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Bath & Faucets

Replacing fiberglass shower stall

Greetings. I am considering tearing out our fiberglass shower stall and putting in tile. I have not researched this much, but am wondering if I am going to find exposed studs behind the existing shower (it's three-sides, all one piece- image uploaded)
or if there might be green board already there. (My guess is the former).

So if it is bare studs, I would guess I'd need to install green board and also a shower pan, correct? I've done some tiling before and realize the adhesive is different than thinset used for floors.

Any other hints or DIY advice from anyone who may have done this type of project before?


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Posted 2015-04-06T21:53:56+0000  by jethro99 jethro99
Let's talk about demo first.  I doubt you're going to find anything but studs behind the surround and it looks like you have a one piece surround.  Remove the doors and frame.  Turn off the water supply and unscrew the shower arm (that's the pipe between the shower head and wall).  Remove the shower control knob and trim plate.  Pop the drain cover and unscrew the strainer assembly.  There is a nailing flange at the top of the surround walls behind the drywall.  So you'll need to carefully cut the drywall away, about 1 1/2" above the top of the surround wall (draw a line so you make a neat cut).  You can use a reciprocating saw (aka Sawzall) with the blade held at a very low angle, oscillating saw, or just an ordinary drywall saw.  It doesn't show in the picture but the shower head is probably above the surround wall, so be careful when cutting there because of the pipe that runs up from the shower valve.  Pull the nails or screws then pry the surround out.  If it is a one piece surround, run your reciprocating saw down the back and across the bottom to make removal easier.  Again, hold the blade at a low angle to minimize damage to the structure behind the walls/base.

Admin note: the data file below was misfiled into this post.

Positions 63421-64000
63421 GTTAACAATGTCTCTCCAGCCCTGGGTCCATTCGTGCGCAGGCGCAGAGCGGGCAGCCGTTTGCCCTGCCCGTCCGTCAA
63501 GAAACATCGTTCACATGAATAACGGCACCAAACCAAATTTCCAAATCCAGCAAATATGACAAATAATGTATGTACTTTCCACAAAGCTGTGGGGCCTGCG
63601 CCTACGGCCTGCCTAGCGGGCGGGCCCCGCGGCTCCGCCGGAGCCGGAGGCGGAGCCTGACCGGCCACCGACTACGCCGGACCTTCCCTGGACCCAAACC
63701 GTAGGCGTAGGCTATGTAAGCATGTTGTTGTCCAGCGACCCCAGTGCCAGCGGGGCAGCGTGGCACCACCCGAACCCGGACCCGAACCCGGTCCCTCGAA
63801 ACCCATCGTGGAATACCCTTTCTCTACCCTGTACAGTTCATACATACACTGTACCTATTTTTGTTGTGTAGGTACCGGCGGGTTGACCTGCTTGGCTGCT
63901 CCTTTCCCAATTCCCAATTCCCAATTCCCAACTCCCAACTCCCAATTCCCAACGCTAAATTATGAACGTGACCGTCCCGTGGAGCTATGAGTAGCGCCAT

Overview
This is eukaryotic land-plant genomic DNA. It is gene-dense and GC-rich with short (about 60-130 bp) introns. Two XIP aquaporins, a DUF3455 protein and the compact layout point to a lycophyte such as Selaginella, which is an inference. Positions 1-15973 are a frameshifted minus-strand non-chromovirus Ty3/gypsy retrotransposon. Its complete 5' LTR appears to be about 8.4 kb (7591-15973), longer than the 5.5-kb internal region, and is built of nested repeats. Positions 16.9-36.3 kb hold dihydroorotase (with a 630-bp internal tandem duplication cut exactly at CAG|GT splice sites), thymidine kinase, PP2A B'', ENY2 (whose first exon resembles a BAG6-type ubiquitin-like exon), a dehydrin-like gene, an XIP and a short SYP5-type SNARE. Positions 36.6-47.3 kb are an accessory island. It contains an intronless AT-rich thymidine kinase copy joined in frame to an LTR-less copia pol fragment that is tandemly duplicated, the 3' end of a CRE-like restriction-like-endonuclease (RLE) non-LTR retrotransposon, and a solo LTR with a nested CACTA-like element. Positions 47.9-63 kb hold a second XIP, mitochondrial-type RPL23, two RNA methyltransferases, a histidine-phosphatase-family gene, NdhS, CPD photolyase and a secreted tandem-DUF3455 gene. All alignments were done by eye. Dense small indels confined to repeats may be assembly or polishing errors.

Once you have the surround out, inspect for any damage, mold, etc. on the subfloor or studs.  If you find anything, that should be addressed before proceeding.  If you're thinking about switching out the shower valve/trim/etc. the rough plumbing needs to be done before the walls go up.

You also have a couple of decisions to make about how you're going to form the shower pan and what you're going to do with the walls.  With the walls you have two options to control moisture - concrete backer board with a 6 mil plastic sheet behind it or drywall and a waterproofing membrane like Schulter's Kerdi or Laticrete's Hydroban.  For the pan you can either fabricate one with mortar or use a preformed base.  I give more details about the options for shower bases in another thread here.

That should get you started, let us know if you have any questions!

Posted 2015-04-06T22:50:57+0000  by Adam444
Hey Jethro99!

My talented friend Chris, one of our Product Experts on The Community, published Steps for Construction of a Shower Pan.

Click the link for step-by-step instructions.
Posted 2015-04-09T15:41:19+0000  by Pat_HD_ATL
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